How many of those who instantly become consumed with moral outrage when the word ‘torture’ is mentioned would personally resort to torture if the lives of their own loved one’s were about to be forfeit?
I'm guessing quite a few, although that's not a good argument in favor of allowing the use of torture. Many of us might resort to otherwise unthinkable actions to protect the lives of loved ones. That natural response isn't a good basis for national policy. But it does help put the moral outrage in perspective. The article has a much better argument for considering the use of torture:
Would I... sanction the use of torture to prevent the potential destruction of our cities and all who live in them? Of course I would - and I’d expect any Leader of any Party, no matter how much they personally abhorred the concept of torture, to put the safety of the nation and the lives of decent hardworking folk before their own selfish views.I'd put all sorts of caveats on that argument, but at its core it is very difficult to counter, except with moral absolutism or blind legalism, unless you pretend that torture can't possibly be effective.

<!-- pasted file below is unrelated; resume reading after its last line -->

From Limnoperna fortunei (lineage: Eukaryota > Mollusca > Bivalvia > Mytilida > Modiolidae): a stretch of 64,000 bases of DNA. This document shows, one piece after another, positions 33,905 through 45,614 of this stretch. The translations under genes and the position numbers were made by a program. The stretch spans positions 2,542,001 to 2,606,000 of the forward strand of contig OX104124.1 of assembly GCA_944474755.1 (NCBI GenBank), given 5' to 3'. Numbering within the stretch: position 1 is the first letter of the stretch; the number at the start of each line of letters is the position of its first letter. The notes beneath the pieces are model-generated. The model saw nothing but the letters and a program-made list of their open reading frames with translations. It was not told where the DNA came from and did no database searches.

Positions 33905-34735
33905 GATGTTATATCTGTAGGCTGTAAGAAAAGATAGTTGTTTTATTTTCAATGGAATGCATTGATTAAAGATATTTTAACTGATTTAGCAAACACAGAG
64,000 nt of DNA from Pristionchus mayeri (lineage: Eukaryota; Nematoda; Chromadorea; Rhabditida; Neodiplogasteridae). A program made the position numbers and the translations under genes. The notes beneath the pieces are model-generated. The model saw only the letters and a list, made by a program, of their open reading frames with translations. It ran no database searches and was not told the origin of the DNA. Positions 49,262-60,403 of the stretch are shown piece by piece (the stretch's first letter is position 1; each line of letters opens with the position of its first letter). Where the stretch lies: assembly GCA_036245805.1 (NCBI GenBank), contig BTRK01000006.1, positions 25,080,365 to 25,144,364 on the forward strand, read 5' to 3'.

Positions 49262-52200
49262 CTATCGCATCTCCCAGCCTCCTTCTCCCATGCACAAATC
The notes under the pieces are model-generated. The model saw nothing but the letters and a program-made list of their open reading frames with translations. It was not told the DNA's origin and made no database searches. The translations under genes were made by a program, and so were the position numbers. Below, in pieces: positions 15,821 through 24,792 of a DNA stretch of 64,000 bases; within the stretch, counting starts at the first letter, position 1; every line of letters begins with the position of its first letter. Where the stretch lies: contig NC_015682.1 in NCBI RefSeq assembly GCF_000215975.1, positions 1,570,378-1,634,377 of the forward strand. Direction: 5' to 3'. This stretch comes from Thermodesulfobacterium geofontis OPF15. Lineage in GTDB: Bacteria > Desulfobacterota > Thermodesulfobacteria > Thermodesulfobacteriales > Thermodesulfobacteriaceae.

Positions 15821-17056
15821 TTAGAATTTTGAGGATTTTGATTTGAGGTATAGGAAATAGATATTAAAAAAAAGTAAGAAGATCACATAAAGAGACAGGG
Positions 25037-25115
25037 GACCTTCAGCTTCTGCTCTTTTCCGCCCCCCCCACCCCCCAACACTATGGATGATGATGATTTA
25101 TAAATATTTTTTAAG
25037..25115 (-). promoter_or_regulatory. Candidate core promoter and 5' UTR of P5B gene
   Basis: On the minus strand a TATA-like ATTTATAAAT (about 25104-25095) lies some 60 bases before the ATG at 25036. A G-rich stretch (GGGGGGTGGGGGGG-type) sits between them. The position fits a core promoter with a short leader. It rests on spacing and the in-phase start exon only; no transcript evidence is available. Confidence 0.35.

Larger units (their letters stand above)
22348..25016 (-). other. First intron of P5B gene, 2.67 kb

Mass death and destruction by some terrorist group or another is going to happen. It’s only a matter of time. Somebody knows who and where these people are.Advise them of their rights and give them lawyers? That seems to be the answer of most torture opponents who think foreign terrorists deserve legal rights. Mr. Terrorist Leader is captured and we bring him in for interrogation, planning to use all of those great non-coercive techniques that some argue are way more effective than torture. And Mr. Terrorist leader says, "Screw you. I'm saying nothing. I want a lawyer." And he refuses to say another word. Then what?
What are you going to do if you catch one of them?